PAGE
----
The first two moves of the Red Sox' offseason hardly inspired immediate visions of a turnaround. Indeed, bafflement was the most common reaction when GM Ben Cherington opened the offseason (after re-signing David Ortiz) by signing first David Ross and then Jonny Gomes last November -- two role players -- at a time when starters remained undefined at first base, shortstop, right field, perhaps left field and one spot in the rotation.
At the time, both moves seemed like overpays for players who failed to address more significant needs. A two-year, $6.2 million deal for Ross -- a player who was expected to serve as a backup catcher, albeit one with slightly larger-than-traditional responsibilities -- and the two-year, $10 million contract for Gomes (characterized as a platoon player who would get starts in left field against lefties) both received criticism as aggressive overpays at a time when more significant vacancies existed.
It is Game 1 of the American League Division Series on Friday. The Red Sox trail, 2-0, and after Wil Myers' inexplicable misplay of David Ortiz's flyball into a double created a second-and-third situation with no outs, a Mike Napoli pop-up leaves the Sox in danger of wasting the opportunity.
Gomes does not let that happen. He leans all over a Moore fastball, slamming it off the Wall in left field for a two-run double. Then, still on second with two outs, in an echo of a similar play on Opening Day against the Yankees, Gomes races home from second on an infield single to first by Stephen Drew, giving the Sox a 3-2 lead in a bold fashion that prompts Fenway Park to erupt.
"Today was the reason why Jonny chose to come to Boston," gushed Sox manager John Farrell. "And he demonstrated why this is where he wants to play. And he fits what we do so well. And the way he goes about the game rubs off on other players in our clubhouse."
With the benefit of hindsight, the additions of Ross and Gomes at the start of the offseason look drastically different. Two moves that were characterized in many ways as wasteful redundancy at the time now look almost inspired, an early harbinger of two of the signature elements that have positioned the 2013 Red Sox as favorites to win the World Series.
"That's what I said when we clinched the division. It all started with the first free agent signing of the offseason," beamed Ross, before breaking into a cackle. "Just kidding around, obviously."
Last November, when the Sox remained in search of so many everyday players, nobody was discussing roster depth and clubhouse character as the attributes of a champion. But now, symbolically, the fact that Gomes and Ross were the first two additions offers a revisionist narrative of a team that emphasized building a championship-caliber club from the ground up.
"Everyone on the road right now has insurance. Everyone who owns a house has insurance. You can't buy your car, you can't drive your car and you can't live in your house without insurance. That's basically Ross and me," said Gomes. "What if one of your corner outfielders goes down? Do you want to call someone up from Triple-A or do you want someone who's an established big leaguer? What if your catcher goes down? Do you want to call someone up from Triple-A when you're in a race, or are you going to have an established big leaguer? There's something to be said for having some insurance.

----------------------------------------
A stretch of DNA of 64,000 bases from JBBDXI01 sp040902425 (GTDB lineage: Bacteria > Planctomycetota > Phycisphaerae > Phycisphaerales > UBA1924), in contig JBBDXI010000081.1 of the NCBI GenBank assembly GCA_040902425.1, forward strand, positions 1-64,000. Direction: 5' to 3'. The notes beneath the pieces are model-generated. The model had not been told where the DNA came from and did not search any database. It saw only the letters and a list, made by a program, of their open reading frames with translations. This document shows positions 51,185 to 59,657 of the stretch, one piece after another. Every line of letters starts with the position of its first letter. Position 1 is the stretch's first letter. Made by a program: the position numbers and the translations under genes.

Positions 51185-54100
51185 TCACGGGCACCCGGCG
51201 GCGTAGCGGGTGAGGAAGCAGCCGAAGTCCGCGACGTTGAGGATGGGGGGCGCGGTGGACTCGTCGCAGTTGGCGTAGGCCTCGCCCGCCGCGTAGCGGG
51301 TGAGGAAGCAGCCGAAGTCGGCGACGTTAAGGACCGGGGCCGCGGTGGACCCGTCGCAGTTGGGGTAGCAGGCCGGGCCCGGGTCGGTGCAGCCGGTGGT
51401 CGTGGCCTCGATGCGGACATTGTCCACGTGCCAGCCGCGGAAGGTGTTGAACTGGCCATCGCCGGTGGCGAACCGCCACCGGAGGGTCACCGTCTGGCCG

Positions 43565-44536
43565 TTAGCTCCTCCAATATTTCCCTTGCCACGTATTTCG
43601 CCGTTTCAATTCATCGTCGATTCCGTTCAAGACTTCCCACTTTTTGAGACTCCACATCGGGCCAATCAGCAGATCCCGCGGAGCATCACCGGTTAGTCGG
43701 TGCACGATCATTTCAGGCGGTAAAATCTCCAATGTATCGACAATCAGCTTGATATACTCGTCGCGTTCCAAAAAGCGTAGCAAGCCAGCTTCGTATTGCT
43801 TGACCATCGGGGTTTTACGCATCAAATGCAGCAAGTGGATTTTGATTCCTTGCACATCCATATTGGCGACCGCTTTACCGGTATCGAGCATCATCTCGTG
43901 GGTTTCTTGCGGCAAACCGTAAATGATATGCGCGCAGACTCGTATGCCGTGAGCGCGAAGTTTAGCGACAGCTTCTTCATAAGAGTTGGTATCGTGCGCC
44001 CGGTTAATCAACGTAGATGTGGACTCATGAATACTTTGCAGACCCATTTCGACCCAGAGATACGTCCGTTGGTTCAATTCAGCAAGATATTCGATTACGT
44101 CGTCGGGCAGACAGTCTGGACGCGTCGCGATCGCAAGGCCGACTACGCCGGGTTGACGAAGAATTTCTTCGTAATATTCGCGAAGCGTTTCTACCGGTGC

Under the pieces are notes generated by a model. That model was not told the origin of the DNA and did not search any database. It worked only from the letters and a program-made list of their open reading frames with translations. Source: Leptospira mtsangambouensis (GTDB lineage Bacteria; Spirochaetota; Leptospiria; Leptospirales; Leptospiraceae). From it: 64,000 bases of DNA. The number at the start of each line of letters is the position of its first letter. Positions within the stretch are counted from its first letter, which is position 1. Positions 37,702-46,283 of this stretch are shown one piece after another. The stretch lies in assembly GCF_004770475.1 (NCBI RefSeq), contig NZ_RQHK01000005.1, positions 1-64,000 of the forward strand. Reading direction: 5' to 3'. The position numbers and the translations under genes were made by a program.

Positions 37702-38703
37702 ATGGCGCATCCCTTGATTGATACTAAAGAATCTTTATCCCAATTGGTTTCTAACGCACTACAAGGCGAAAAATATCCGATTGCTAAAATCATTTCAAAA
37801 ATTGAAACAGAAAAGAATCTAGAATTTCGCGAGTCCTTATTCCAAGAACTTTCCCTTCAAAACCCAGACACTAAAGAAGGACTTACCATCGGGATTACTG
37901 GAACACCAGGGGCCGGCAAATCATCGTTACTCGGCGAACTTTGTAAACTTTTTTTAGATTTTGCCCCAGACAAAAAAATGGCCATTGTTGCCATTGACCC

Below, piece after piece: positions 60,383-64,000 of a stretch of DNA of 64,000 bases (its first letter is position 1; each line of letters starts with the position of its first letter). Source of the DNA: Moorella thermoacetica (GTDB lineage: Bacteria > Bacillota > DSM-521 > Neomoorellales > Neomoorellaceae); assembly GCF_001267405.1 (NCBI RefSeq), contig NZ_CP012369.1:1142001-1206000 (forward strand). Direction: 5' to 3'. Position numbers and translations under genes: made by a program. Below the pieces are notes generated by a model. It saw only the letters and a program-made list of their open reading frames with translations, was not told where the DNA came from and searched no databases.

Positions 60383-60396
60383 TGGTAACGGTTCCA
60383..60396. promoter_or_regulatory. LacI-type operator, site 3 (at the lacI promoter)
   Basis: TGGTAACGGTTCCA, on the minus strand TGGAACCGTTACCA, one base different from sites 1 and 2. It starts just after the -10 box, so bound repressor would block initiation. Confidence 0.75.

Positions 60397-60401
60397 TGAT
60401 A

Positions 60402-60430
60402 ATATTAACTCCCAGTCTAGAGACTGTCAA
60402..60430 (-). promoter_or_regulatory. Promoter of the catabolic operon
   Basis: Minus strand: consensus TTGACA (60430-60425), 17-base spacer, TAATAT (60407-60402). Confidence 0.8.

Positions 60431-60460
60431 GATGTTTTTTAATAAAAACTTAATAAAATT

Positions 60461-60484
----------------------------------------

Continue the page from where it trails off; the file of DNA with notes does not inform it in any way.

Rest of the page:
"I got dropped by Tampa, so when the Reds got me, when Washington got me and when Oakland got me, I heard the same crap," Gomes recalled of the reaction to his signing. "This guy strikes out. This guy sucks at this. This guy sucks at this. Well, here's your pennant. Here's your pennant. There's something to be said about guys that play the game right, guys who have accountability for that and guys who expect the same out of everyone in the clubhouse."
And in that regard, it is fascinating to note that the first two direct calls Cherington made to players last offseason were to Ross and Gomes in an effort to gauge their willingness to come to Boston after the mess of 2012. Both players immediately expressed a receptivity to the idea, something that the Sox GM found heartening at a time when that was taken as anything but a given. Cherington was unquestionably looking to fix a number of on- and off-field elements that had gone off the rails with the Sox, and the two players fit what the club was looking for.
Ross represented a player with a formidable track record against left-handed pitching (thus making him a terrific complement to Jarrod Saltalamacchia) and a sterling reputation as one of the best defensive catchers in the game. For a team that had to fix its pitching -- how scouting reports were getting interpreted and then translated to pitchers during games -- he represented an important aspect of the foundation, someone who could give the Sox' younger catchers more time to develop while improving what the team viewed as a critical position.
The Sox were interested in re-signing Cody Ross, but in November, they weren uncertain that they'd be able to find common ground on terms for a new deal with the corner outfielder. The team felt it needed a power-hitting threat from the right side who could take advantage of Fenway Park, and beyond that, the Sox had heard from many corners of the industry: The influence of Gomes on a clubhouse was remarkable.